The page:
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  • Writer's pictureDanielle Ware

Anatomy - Everything you wanted to know about the pelvis but were too embarrassed to ask!

Updated: Apr 1, 2022


One thing we find ourselves talking about a lot is the anatomy of the pelvis. Unfortunately, there are still some myths and misconceptions about what is and is not normal for the genitals and reproductive organs. It's also not common knowledge what the pelvic floor muscles do. Today's blog aims to give an overview of the anatomy of the pelvis, genitalia, pelvic organs, and pelvic floor muscles.


There will be diagrams and descriptions of genitals here so this may not be a great post to read at work!


**Please note that in this blog we will discuss male and female anatomy for cisgender people. We want to acknowledge that this does differ for Intersex and Transgender people. **


Contents:



The Pelvis

https://commons.wikimedia.org/wiki/File:Blausen_0723_Pelvis.png#/media/File:Blausen_0723_Pelvis.png

The bony pelvis is a ring of bone, which contains the left and right "innominate" bones (which is 3 bones fused on each side), with the sacrum at the back, and the coccyx (tailbone) attached underneath the sacrum. Where the bones join at the front is called the pubic symphysis, the joints at the back between the innominate and sacral bones are called the sacroiliac joints. These joints are supported by very tough ligaments which make them incredibly stable joints, even during pregnancy!


https://anatomy.lexmedicus.com.au/collection/pelvis-hip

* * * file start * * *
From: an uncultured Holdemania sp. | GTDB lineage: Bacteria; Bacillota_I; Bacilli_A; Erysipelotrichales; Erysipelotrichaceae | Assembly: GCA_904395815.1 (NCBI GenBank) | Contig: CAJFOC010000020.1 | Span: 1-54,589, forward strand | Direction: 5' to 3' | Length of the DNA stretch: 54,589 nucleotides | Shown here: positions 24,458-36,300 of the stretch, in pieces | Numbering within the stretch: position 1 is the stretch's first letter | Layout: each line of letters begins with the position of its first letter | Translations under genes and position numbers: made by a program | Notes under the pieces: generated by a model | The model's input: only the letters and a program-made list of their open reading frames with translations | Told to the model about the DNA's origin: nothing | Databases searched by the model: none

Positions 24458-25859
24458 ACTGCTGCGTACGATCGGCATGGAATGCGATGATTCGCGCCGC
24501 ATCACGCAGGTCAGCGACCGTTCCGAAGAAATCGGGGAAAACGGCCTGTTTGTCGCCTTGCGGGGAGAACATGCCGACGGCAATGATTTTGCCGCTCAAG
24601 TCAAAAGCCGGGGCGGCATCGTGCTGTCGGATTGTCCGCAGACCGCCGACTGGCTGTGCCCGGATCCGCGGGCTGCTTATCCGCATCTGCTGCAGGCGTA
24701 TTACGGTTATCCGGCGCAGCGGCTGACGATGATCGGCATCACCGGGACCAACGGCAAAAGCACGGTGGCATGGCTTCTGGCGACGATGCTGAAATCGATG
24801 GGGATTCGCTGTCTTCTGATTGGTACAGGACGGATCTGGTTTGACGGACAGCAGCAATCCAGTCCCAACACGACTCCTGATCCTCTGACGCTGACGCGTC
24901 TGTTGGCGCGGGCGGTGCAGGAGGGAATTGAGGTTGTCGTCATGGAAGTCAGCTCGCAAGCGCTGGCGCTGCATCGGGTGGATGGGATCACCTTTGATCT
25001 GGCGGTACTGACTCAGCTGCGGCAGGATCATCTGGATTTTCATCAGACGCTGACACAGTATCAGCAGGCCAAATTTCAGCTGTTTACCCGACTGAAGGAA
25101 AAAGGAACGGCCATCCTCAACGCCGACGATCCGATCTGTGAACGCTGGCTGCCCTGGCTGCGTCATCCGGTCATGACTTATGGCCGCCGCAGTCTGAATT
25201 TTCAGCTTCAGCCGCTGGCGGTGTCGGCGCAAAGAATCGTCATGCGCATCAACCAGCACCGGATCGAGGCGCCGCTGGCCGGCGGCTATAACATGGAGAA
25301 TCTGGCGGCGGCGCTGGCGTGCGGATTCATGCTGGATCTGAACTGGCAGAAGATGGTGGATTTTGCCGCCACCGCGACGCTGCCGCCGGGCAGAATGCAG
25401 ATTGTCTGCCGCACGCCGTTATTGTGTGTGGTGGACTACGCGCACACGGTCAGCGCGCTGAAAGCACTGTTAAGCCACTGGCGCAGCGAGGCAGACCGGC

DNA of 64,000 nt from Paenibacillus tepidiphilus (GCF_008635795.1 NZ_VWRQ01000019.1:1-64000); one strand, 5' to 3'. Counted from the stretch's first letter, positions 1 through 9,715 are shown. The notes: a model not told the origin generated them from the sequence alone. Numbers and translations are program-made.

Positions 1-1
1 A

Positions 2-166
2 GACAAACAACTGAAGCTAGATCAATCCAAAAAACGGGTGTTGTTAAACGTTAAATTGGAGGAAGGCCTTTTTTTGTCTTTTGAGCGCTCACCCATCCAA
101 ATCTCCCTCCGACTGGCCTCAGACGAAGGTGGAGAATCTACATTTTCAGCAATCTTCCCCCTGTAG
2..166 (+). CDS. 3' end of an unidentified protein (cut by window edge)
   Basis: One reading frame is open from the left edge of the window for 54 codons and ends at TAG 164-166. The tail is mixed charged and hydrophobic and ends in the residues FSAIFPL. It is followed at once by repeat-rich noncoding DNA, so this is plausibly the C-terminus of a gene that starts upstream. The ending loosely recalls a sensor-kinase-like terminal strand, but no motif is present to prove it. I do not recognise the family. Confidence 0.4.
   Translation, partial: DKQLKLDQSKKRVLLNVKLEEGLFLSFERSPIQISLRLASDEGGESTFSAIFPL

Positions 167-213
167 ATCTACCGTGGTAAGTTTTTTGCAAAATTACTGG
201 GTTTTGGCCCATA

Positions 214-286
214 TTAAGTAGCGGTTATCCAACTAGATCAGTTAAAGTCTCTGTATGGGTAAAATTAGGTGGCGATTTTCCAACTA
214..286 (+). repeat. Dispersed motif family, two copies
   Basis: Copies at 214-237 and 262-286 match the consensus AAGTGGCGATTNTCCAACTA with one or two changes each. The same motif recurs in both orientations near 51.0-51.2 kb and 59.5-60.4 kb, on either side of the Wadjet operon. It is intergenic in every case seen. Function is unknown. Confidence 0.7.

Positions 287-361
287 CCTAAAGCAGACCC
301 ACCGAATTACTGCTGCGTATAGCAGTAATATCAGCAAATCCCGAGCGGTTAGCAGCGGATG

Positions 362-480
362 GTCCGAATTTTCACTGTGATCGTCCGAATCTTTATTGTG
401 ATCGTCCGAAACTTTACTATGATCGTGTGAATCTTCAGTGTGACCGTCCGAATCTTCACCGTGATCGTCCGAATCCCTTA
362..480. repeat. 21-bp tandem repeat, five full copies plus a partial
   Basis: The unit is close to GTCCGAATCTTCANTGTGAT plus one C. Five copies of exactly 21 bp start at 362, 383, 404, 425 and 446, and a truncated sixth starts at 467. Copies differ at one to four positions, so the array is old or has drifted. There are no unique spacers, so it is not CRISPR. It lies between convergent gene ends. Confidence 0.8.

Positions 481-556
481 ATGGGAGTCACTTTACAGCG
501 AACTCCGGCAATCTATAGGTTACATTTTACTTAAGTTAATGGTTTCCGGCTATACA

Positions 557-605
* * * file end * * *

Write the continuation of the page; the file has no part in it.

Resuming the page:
They also provide attachment points for a large number of important muscle groups: abs, back muscles, glutes, hamstrings, quads, adductors (inner thigh muscles), hip flexors (groin muscles,) and the pelvic floor. In short, it's a very important and very complex body area!

https://anatomy.lexmedicus.com.au/collection/pelvis-hip







Female Anatomy


Organs:

When we talk about "pelvic organs" we are referring to the 3 organs that sit within the bowl of the bony pelvis. From front to back, these are: the bladder, the uterus (womb) and the rectum. These organs each have an opening to the outside world. The bladder has the urethra (wee tube), the uterus has the vagina, and the rectum has the anus.


Before menopause, the thick walls of the vagina provide some support to the urethra and the rectum. The average length of the vagina can vary but is typically between 4-9cm (most are between 4.8-7.4cm), but this can increase during sexual arousal. The cervix often sits lower closer to a menstrual period, which can make the length of the vagina seem shorter.


Vulva:

The vulva refers to the whole outside genital area and includes the inner and outer labia, clitoris, opening of the urethra, and the opening of the vagina.